Monday, October 15, 2018

News: HS2 release further info on how route affects Rotherham

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HS2 Ltd has begun consultation on environmental impacts and mitigation as the designs evolve for the high speed route which is set to head through Rotherham. It highlights that more land is needed during construction.

In July 2017, the Secretary of State for Transport confirmed the preferred route for the £55.7 billion HS2 project from Crewe to Manchester and from the West Midlands to Leeds (known as Phase 2b). A spur to Sheffield is included and the fast route to Leeds would go through the East of Rotherham and would affect Wales, Aston, Ulley, Brampton-en-le–Morthen, Thurcroft, Bramley, Ravenfield and Hooton Roberts. A new housing estate at Mexborough will also have to make way.

Consultation is underway on the working draft Environmental Statement, which describes the design of the railway and reports on the impacts of its construction and operation, alongside the measures proposed to reduce and monitor these impacts; and the working draft Equality Impact Assessment Report.

The public consultations will be supported by a programme of community events, which will see teams from HS2 Ltd visit locations across the eastern and western legs of the Phase 2b route to talk to people about the design plans.

Hellaby Hall Hotel hosts an event on October 30 with the Best Western Aston Hall Hotel hosting HS2 Ltd on November 6.

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As the bills make their way through Parliament, design work has continued on how the line may look, from box tunnels, cuttings and embankments, to bridges and viaducts.

Entering the borough from the South, the route follows the M1 and passes to the west of Woodhall Services to Wales on a series of cuttings with embankments. The route crosses School Road at Wales before continuing through cuttings and an underground box before a 244m long, 18m high viaduct over the Sheffield to Worksop Railway, Pigeon Brook and floodplains at Aston. Nicker Wood embankment is set to be 513m in length and up to 21m in height with futher embankments and a cutting at the A57 near to Junction 31 of the M1.

The route passes the M1/M18 junction on a series of long, high embankments and viaducts. The Ulley embankment is 1.2km in length and up to 21m in height and Thurcroft North viaduct would be 640m in length and up to 22m in height, crossing over the M18. Noise barriers are proposed here.

A retained cut is proposed at Bramley and Hellaby before the route heads northwards on an embankment before it passes beneath the A630 Doncaster Road in a cutting.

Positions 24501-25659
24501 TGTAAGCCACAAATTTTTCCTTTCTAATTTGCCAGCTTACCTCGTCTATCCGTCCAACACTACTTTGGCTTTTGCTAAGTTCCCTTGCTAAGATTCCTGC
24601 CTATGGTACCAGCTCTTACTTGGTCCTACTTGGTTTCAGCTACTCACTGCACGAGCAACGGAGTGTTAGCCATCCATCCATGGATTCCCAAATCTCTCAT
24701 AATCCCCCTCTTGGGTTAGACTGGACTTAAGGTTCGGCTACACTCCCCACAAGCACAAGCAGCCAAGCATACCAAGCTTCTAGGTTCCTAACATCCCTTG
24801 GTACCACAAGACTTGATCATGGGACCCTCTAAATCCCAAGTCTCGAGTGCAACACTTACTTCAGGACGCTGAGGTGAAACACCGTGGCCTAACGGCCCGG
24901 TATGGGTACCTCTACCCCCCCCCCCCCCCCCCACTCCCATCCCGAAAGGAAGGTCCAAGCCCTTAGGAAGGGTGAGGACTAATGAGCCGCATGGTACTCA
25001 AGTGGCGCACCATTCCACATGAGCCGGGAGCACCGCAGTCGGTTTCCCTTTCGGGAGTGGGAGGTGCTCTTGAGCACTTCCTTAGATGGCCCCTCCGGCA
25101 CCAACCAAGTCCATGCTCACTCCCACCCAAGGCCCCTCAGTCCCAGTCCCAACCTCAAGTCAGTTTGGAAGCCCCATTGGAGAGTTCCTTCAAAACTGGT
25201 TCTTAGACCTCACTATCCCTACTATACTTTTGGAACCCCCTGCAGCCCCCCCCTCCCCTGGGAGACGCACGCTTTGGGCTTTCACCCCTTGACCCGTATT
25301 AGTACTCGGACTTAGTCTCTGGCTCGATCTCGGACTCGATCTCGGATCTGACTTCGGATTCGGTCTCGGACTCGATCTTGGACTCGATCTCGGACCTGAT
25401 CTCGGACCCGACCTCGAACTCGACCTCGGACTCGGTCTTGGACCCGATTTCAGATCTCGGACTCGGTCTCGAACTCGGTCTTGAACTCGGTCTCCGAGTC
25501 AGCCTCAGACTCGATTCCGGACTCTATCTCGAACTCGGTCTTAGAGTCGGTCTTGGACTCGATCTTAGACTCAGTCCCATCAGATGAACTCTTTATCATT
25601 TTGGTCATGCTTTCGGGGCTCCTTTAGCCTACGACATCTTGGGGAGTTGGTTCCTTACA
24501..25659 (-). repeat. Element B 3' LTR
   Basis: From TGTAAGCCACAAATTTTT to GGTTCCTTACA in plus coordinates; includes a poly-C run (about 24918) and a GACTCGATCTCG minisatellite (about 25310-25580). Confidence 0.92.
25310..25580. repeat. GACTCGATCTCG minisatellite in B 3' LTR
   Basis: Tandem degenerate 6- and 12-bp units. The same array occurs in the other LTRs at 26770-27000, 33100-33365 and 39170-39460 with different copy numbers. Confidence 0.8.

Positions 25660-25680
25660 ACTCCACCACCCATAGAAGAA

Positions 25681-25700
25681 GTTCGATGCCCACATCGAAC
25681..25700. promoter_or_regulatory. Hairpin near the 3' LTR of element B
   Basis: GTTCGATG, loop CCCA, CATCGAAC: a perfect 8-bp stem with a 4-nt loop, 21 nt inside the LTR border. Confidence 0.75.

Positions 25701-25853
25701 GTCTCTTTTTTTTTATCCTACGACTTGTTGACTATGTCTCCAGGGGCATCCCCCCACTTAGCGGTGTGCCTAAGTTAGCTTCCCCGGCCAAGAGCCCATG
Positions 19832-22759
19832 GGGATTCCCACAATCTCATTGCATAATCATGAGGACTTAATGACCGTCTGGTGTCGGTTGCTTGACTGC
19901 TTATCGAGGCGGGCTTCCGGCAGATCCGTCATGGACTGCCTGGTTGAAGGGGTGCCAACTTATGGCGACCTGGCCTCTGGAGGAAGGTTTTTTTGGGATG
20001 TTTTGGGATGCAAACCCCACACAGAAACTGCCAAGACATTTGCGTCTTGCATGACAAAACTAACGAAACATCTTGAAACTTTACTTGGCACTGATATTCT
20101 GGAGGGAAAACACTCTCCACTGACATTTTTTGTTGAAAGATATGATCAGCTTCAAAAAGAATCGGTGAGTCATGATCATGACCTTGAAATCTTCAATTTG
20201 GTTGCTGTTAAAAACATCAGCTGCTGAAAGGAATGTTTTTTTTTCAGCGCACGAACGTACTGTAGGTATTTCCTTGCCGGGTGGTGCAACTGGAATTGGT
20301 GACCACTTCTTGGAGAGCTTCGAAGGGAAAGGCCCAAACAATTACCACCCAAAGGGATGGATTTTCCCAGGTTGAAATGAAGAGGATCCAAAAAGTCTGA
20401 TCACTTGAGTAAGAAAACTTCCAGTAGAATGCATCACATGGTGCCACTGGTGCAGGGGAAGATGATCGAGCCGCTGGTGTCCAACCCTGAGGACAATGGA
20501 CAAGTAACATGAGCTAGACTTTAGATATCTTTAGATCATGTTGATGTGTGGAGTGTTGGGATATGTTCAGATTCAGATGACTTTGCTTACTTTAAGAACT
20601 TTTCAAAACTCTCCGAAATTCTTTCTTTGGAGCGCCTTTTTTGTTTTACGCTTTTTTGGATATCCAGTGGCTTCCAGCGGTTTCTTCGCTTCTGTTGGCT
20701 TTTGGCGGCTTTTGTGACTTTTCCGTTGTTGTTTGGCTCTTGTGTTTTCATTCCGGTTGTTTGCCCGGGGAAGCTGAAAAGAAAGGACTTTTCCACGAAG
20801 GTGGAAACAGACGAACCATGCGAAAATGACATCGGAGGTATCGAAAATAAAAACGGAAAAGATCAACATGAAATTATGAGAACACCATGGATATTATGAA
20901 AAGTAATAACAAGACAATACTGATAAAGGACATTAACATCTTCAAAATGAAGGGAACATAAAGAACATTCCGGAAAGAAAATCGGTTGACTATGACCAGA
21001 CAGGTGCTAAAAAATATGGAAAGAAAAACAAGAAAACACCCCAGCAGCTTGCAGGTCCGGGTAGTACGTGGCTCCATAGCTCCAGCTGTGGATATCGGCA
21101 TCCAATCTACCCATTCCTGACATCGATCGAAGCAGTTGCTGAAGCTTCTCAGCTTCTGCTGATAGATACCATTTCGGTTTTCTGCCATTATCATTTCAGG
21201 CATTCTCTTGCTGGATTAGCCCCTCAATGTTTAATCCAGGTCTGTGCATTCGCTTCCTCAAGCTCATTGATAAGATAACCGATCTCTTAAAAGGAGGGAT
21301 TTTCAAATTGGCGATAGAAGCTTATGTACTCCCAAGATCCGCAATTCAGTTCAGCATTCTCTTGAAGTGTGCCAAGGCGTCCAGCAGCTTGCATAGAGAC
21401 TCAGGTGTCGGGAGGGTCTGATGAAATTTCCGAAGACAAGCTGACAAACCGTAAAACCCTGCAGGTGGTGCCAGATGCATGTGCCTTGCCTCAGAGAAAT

The Proposed Scheme is expected to be constructed between 2023 and 2033. Details of locations for construction compounds and road realignments were released in June and now the latest documents show what land is needed for the construction of the route.

The maps show further areas around the route as "land potentially required during construction" and land for "temporary material stockpile."

HS2 Ltd state in the documents: "Based upon a reasonable worst-case approach, the design and assessment at this stage generally assumes that all property falling within the land required for the Proposed Scheme would be demolished to enable construction and operation. However, as the design develops, it is likely that not all the properties reported within the assessment would need to be demolished, for example where not all of the land is required for permanent works.

"Land used only for construction purposes would be restored as agreed with the owner of the land and the relevant planning authority once the construction works in that area are complete."

The documents confirm: the loss of 15 residential properties in Wales; the loss of 40% of Aston Park and Engine House Plantation in Aston; the permanent loss of Parklands Equestrian Centre in Aston; the demolition of two residential properties on Worksop Road, that the route would "permanently physically affect two Grade II listed buildings at Nickerwood Farm"; the demolition of a wind turbine located within Penny Hill Wind Farm.

Work is also continuing on mitigation measures such as restricting working hours, screening views, dealing with noise during construction and operation, providing links and access, creating new habitats and avoiding or reducing impacts on floodplains.

The documents also mention the "northern loop" to join the HS2 line with Sheffield station, which is yet to be confirmed by the Government in terms of funding or inclusion in the HS2 project. Designs are being developed for a 6.7km long Sheffield Northern spur between Clayton and Thurnscoe which would connect the Dearne Valley Line existing railway to HS2.

Leonie Dubois, head of consultation and engagement at HS2 Ltd, said: "HS2 is coming to the north and it will reap significant benefits as a result. High speed rail will play a crucial role in rebalancing Britain's economy; driving business growth, stimulating investment and creating jobs right across the country.

"Through the public consultations, we are providing a more detailed account of how we propose to build the railway and minimise its impacts during construction and operation. We actively encourage people to have their say on the plans we have published today."

HS2 website

Images: HS2 Ltd

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